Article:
Tommy Thomas won’t cooperate with task force probing his book

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Special task force investigating the book unconstitutional.

Former attorney general Tommy Thomas will not co-operate with the special task force investigating allegations made in his book “My Story: Justice in the Wilderness”.

In a letter addressed to Sarawak legal adviser and former state attorney-general Fong Joo Chung who heads the team, Thomas said he would be withholding his cooperation as he felt the existence of such a task force compromised the independence of the office of attorney general.

“I assume that the Task Force intends to scrutinise prosecutorial decisions taken by me whilst I occupied the office of the Attorney General. These decisions were explained in my book, and these explanations have in turn caused political controversy,” wrote Thomas who informed Fong that he would be releasing the letter to the media.

He reminded Fong that the office was a constitutional one and that under Article 145 (3) of the Federal Constitution, the Attorney General as Public Prosecutor was empowered at his or her discretion to institute, conduct, or discontinue any proceedings for an offence, save for proceedings before a Syariah Court, a native court or court-martial.

“The Public Prosecutor’s discretion has developed over centuries in England and has been adopted throughout the Commonwealth.

“Further in operational matters relating to specific individual cases, the PP, even when he was a Member of Parliament in periods after Merdeka, was not accountable to Parliament or to the media,” wrote Thomas.

Not accountable

He said that the office was also not accountable to the Cabinet or others in the Executive with regard to prosecutorial decisions, adding that the AG was not involved in the investigation process which was carried out by the police.

“Your Task Force sets a dangerous precedent by putting at risk the independence of the office of Attorney General. I have to protect the incumbent and future Attorney-Generals.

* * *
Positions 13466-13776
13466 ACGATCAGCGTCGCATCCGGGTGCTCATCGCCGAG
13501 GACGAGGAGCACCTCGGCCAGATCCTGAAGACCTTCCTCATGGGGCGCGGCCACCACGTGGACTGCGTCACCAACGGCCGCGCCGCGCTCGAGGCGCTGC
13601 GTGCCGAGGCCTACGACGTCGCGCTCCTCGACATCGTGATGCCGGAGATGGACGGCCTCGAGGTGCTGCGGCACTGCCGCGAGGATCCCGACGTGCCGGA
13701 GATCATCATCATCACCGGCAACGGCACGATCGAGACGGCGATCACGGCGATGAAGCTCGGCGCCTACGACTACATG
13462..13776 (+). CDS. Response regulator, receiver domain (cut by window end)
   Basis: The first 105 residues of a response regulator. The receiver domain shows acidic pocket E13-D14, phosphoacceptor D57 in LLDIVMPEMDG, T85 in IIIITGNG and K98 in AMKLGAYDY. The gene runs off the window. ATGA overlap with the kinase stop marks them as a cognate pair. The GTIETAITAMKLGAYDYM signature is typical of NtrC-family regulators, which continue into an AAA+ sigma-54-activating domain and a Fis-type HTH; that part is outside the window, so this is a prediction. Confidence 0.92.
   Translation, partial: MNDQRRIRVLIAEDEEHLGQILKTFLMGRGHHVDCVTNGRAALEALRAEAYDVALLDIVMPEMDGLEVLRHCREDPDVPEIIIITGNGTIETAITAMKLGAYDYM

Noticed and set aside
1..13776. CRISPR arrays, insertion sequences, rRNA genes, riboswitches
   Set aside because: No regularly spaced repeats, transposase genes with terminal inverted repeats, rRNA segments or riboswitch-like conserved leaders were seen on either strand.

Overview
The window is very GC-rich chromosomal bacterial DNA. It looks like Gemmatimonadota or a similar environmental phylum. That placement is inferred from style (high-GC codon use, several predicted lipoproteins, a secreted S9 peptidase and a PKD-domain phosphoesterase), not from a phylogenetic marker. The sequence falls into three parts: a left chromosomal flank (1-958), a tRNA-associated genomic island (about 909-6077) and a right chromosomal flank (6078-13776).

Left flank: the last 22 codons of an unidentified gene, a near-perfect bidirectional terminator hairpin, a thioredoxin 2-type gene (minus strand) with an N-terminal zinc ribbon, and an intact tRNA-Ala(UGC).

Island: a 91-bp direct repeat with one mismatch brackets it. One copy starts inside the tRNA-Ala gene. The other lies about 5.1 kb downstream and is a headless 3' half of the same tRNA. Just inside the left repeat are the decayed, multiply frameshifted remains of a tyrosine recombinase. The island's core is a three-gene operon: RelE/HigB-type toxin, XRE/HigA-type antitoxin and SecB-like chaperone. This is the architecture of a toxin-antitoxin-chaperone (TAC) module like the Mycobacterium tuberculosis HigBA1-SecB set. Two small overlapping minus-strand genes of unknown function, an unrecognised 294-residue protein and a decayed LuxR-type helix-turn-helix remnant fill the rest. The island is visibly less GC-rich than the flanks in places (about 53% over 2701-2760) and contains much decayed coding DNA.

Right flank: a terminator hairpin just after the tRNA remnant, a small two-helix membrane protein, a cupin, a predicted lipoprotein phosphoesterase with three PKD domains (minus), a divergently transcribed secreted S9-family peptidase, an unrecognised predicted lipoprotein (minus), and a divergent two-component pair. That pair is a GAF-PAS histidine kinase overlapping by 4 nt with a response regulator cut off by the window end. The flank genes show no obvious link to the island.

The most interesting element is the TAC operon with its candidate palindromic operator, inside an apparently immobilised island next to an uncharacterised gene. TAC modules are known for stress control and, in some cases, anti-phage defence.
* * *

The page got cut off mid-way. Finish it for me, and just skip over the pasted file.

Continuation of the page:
“My participation in your Task Force would legitimise its unconstitutional purpose,” added Thomas who also cited that he was not being ‘judged by his peers’ but by a number of juniors.

“For these reasons, I don’t intend to cooperate or participate in your deliberations,” he said.

The Task Force held its first meeting in Kuala Lumpur on Dec 24, 2021.

Conduct preliminary study

Minister in the Prime Minister’s Department (Parliament and Law) Wan Junaidi Tuanku Jaafar had said that the special team was set up to conduct a preliminary study on several allegations in the book, including on the appointment of judges, excessive interference by the executive in the judiciary and selective prosecution.

“The special task force will submit its findings and recommendations to the cabinet within six months from the date of appointment,” he said.

The special team is chaired by Fong while the Legal Affairs Division of the Prime Minister’s Department acts as the secretariat.

The special team comprised former Sabah state secretary Hashim Paijan and former secretary-general of the Women, Family and Community Development Ministry, Junaidah Kamaruddin, who is also former director-general of the Legal Affairs Division.

Other members of the team are former judge and former senior federal counsel Jagjit Singh Bant Singh, lawyers Shaharudin Ali and Balaguru Karupiah, as well as representatives from the Governance, Integrity and Anti-Corruption Centre and the Chief Government Security Office.

Wan Junaidi said the cabinet memorandum on the establishment of the special task force, including terms of reference, membership and financial implications had been tabled and approved by the cabinet.

The police received more than a hundred reports against Thomas regarding the publication of the book. – Malaysiakini